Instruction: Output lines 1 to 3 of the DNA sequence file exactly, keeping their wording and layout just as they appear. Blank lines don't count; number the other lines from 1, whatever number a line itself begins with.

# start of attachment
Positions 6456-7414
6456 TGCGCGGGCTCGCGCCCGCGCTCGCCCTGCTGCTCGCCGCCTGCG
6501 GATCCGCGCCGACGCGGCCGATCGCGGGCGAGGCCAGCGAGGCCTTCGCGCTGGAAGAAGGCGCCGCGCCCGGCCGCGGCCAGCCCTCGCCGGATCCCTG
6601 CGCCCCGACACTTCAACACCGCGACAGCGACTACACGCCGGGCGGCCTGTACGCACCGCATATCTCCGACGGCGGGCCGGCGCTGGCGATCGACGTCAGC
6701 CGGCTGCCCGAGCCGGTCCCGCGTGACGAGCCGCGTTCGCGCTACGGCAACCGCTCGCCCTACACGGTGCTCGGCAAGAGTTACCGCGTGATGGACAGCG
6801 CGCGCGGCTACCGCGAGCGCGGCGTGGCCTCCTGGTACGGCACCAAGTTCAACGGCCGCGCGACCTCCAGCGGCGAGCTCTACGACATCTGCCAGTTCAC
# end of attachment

Positions 6456-7414
6456 TGCGCGGGCTCGCGCCCGCGCTCGCCCTGCTGCTCGCCGCCTGCG
6501 GATCCGCGCCGACGCGGCCGATCGCGGGCGAGGCCAGCGAGGCCTTCGCGCTGGAAGAAGGCGCCGCGCCCGGCCGCGGCCAGCCCTCGCCGGATCCCTG